At RSVP, we offer a team approach to obstetric care. Part of our team includes our three wonderful Certified Nurse-Midwives (CNM), Lauren Lockwood, Lauren Abrahamson, & Kaitlyn Routzen.
As CNMs, our midwives are able to provide care to women across their live span, including before, during, and after pregnancy. They have extensive education in all aspects in women's health care, including gynecology. They hold advanced degrees in nursing and midwifery, and have years of experience providing skilled and compassionate care to women of all ages. When being cared for by a midwife, you can rest assured that they have the skills and knowledge needed to provide the care you and your growing family deserve.
Our team approach means that for the majority of our pregnant patients, they will be cared for by both our OB/GYN physicians and our midwives. Our midwives provide prenatal and post-partum care and attend births at John Muir.
We believe that our team approach allows for our patients to receive the best of both kinds of care doctors and midwives provide.
CNM, WHNP, RN
Frequently Asked Questions About Midwifery Care
Can the midwives deliver my baby?
Yes. Both midwives can independently care for you during your labor, delivery, and postpartum. While the majority of births we attend are vaginally, we also can assist our physicians with c-sections. We are able to manage many common complications in pregnancy and labor, and work with our physicians collaboratively if a woman's pregnancy or labor unexpectedly becomes more complex.
Do the midwives provide home birth?
No. We are only able to provide care in our office and at John Muir. For those planning on a home birth, please note we are unable to provide "congruent care" or be your home birth midwives back up during a transfer.
If a midwife cares for me during labor, can I get an epidural?
Of course. Whether you are planning an epidural or not, we will support your decision. As midwives, strongly believe that women have the right to choose how they labor. We understand that there is no one way to labor and deliver a baby, and our role is to provide physical & emotional support while providing medical care.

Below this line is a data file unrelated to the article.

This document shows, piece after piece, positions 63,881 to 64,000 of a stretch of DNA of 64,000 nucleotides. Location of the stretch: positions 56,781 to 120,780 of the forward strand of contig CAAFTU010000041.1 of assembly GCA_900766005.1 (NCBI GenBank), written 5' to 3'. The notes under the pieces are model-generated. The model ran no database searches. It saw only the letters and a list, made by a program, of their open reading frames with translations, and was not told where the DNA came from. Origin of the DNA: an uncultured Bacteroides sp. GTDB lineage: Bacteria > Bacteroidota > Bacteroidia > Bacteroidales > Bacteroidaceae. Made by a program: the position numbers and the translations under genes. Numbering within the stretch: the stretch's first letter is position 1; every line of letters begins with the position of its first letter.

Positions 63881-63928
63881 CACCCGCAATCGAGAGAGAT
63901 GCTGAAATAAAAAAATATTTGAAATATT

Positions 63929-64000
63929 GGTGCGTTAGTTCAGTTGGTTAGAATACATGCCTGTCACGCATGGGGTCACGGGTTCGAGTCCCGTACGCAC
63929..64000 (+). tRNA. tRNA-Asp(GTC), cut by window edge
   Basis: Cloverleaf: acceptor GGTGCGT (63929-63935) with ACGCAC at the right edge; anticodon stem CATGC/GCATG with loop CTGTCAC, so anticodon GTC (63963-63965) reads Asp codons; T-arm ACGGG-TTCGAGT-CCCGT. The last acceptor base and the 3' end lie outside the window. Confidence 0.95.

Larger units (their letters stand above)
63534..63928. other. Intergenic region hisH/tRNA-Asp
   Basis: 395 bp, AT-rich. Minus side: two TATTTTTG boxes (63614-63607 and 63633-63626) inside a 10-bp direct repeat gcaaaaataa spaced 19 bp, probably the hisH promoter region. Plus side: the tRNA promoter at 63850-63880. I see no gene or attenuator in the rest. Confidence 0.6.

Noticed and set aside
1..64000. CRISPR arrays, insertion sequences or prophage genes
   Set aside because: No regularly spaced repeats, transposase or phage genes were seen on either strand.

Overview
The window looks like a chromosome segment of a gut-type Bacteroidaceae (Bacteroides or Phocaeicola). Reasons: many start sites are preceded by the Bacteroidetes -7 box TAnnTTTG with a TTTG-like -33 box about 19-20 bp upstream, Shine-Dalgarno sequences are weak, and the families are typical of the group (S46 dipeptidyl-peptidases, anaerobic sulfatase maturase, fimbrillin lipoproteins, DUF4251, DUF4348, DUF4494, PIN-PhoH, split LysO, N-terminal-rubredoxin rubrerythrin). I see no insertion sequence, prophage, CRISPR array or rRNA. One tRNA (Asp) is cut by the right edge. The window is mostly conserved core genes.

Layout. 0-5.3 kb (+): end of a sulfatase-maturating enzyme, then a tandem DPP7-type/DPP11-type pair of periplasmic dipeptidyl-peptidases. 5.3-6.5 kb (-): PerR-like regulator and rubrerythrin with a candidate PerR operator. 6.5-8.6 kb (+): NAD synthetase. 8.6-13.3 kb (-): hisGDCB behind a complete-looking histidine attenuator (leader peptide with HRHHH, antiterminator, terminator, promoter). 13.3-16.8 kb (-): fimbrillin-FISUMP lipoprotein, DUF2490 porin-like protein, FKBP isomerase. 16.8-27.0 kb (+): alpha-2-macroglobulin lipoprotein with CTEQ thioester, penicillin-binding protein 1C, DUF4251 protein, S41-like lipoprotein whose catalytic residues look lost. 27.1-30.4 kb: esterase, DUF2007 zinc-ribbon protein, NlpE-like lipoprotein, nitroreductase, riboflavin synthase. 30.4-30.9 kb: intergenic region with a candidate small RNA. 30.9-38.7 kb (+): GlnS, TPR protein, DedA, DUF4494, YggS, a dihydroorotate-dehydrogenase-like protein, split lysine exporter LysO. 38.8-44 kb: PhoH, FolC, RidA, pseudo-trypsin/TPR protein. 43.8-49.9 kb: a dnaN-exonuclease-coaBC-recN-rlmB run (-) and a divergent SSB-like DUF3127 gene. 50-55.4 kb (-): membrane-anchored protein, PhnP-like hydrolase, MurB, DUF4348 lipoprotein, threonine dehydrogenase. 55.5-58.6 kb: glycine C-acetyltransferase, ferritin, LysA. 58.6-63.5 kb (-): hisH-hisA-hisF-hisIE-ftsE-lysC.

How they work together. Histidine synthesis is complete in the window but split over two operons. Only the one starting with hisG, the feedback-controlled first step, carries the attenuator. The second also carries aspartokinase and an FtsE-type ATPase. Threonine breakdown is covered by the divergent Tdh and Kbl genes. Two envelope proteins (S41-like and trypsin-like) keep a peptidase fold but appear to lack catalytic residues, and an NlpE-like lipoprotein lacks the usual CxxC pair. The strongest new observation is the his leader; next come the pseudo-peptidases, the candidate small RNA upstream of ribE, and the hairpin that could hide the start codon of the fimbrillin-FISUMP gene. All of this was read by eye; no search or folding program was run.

What's the difference between a midwife and doula?
We get asked this all the time. A doula provides education & labor support, but is not medically trained, and therefore, do not provide medical care or advice. Nurse-Midwives are highly educated, medically trained, licensed healthcare providers. In simplest terms, doulas provide support in labor, and midwives catch the baby.
Can I see a midwife if I am not pregnant?
Yes. Nurse-Midwives are able to provide a wide range of care, including preventative Pap Smears, contraception, gynecologic problem visits, lactation and breast concerns, ultrasounds, and menopause care.
What is the difference between the care an OBGYN doctor and a midwife give?
This is hard to answer simply. As physicians, OBGYNs have extensive education and experience with a wide range of medical conditions, beyond women's health. This allows them to care for more complex medical diseases, including providing surgical intervention if necessary. Midwives, however, have a more focused knowledge and skill set in women's health.
When caring for pregnant people, this allows midwives to focus their knowledge and skills on keeping pregnancy and labor as normal as possible, with as little intervention as possible. This is why midwives are considered the experts in normal, low risk pregnancies and deliveries.
At RSVP, both our physicians and midwives share a physiologic philosophy of care-that is, care in accord with the normal functioning of a woman’s body versus an interventionist model. To learn more about the philosophies of care midwives and physicians may have, click here.
Kaitlyn Routzen, CNM, WHNP,RN
Midwifery Model of Care
Nurse-midwives follow the nursing-model of care that views pregnancy as a natural process, rather than a disease or illness. They address a person's whole self, including a patient's physical, emotional, and mental wellbeing. Nurse-midwives have better outcomes for women during pregnancy care than the traditional medical model of care.